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Wolverine: Origin by Paul Jenkins

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  There are a few great mysteries that exist within the comic book industry. One of the most compelling revolves around the origins of the X-Men’s Logan/Wolverine; particularly where he came from and how old he is. Paul Jenkins takes on this task in Wolverine: Origin, attempting to peg Logan to one single beginning that will answer the age-old questions. Except solving a mystery is never as easy as it appears, especially when that mystery is a huge part of a character’s appeal.

Logan’s appeal has always been his don’t-give-a-shit attitude, like many of the iconic rebellious characters of the screen and page, Logan simply doesn’t play by other people’s rules.  This is an enigmatic attribute that the mystery around his origins heightens, so to give a definitive solution to such a valuable asset seems like a foolish move on the part of anyone attempting it. So it proves with Wolverine: Origin. There is nothing overtly wrong with the comic, it has some great artwork that uses rustic colours to create a strong sense of the rural world Logan supposedly grew up in and the story is an interesting blend of class and familial struggle more recognisable to Bronte readers than comic book fans, but it just doesn’t ring true. Perhaps, given the weight of work already surrounding Logan, the expectation is too high on finally offering a solution, but whatever the reason Wolverine: Origin is a very low key, uneventful title that seems to meander along without ever feeling like it believes this is how Logan came to be. Fans’ perception of characters is all important and there has always been a perception that we don’t really want to know where other people think Logan came from, as fun an exercise as it can be suggesting ideas, once it hits print it loses something. What Wolverine: Origin loses is originality. Now that seems like a pretty obvious statement to make, when several aspects of his life have been exposed over the course of decades of X-Men and Wolverine comics. However, with a tagline of ‘Welcome to the greatest story never told’ it is fair to expect some bang for your buck, a few shocks and surprises along the way, and ultimately something you can nod your head to while reading, which says ’Yeah this is Logan’. For all its effort, Wolverine: Origin never achieves that.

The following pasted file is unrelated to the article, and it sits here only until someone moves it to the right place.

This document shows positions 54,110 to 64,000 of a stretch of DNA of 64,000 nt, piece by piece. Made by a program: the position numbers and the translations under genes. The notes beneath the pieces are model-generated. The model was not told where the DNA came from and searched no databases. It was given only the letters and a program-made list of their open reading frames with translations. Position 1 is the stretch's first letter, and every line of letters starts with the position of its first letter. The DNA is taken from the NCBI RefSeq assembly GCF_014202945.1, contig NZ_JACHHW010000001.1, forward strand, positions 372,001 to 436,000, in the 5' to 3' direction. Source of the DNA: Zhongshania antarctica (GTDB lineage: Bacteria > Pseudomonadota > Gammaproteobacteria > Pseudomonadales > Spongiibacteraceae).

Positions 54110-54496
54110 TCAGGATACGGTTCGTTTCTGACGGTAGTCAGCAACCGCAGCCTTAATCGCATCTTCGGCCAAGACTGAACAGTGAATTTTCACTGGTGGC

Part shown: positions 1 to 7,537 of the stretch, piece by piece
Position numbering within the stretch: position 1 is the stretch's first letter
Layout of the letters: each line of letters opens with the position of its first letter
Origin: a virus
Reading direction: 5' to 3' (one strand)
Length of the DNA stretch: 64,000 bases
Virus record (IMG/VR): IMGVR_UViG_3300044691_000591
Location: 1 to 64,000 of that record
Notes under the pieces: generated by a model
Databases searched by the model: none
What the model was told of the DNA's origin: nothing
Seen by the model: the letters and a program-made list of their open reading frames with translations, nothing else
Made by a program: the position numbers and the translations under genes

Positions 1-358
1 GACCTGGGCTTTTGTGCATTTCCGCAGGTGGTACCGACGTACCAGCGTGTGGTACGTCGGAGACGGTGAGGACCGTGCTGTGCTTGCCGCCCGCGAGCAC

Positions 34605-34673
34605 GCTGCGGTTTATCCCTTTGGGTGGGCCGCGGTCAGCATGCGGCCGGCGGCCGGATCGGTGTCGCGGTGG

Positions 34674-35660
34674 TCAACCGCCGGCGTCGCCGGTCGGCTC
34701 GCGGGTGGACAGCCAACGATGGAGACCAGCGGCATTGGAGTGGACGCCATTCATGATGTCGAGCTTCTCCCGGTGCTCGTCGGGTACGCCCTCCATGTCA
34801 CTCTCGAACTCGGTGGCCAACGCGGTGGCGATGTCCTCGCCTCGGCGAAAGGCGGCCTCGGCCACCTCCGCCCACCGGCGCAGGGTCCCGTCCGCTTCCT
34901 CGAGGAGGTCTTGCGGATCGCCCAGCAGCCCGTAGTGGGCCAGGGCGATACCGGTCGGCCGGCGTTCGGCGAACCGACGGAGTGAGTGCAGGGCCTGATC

Instead, for the first two comics, we are lead down an obvious false trail about who Logan was, or should I say who is Logan, before the familiar tough up bringing scenario kicks in. The storyline really seems to lack a source of imagination, the first two comics are overly done exposition that sets the scene for the one ‘surprise’ in the title that is unfortunately rather obvious, and the narrative seems happy to meander along without really getting anywhere. Amazingly there are no standout moments in Wolverine: Origin, even when unsheathing his claws for the first time, and indeed some of the later set-pieces seem to have been ripped right out of the first X-Men movie, whether this is an attempt by Marvel to streamline and unify the character of Logan I don’t know but it is disappointing. There is a predictable nature to the plot that lends to the subdued atmosphere, as a reader I was constantly waiting for the story to kick off but it never happened. More disappointing is the time frame that Wolverine: Origin works within. Given the long and dramatic history that the years have laid out for Logan fans, it is fair to expect some overall perspective on the events leading up to Logan meeting James Hudson, founder of Alpha Flight, however this story never goes beyond his, dull, formative years. The scope is severely limited, both by the pace of the story and the willingness of the creators to push any boundaries on the project. This is evident when you see that the plot was created by a committee; Jenkins, Bill Jemas and Joe Quesada, and that two of the three are Marvel bigwigs (Jemas is Marvel President and Quesada is Editor-in-Chief). Never a good sign and clear evidence that to me this is a ‘company’ title, meaning they know it will sell truck-loads and want to leave room for future follow-ups. Hopefully they won’t bother.     

In conclusion Wolverine: Origin is a disappointing piece. Its relation to one of the most recognisable characters in the Marvel universe is tentative at best, showing little sign of the Logan personality to come and although beautifully drawn and coloured (through digital painting technology) lacks any form of spark in the storyline to do the visuals and the subject justice. If it was an ‘un-super’ origin Marvel were going for, they sadly succeeded, a greatly missed opportunity.                  

Owen Jones © 2006


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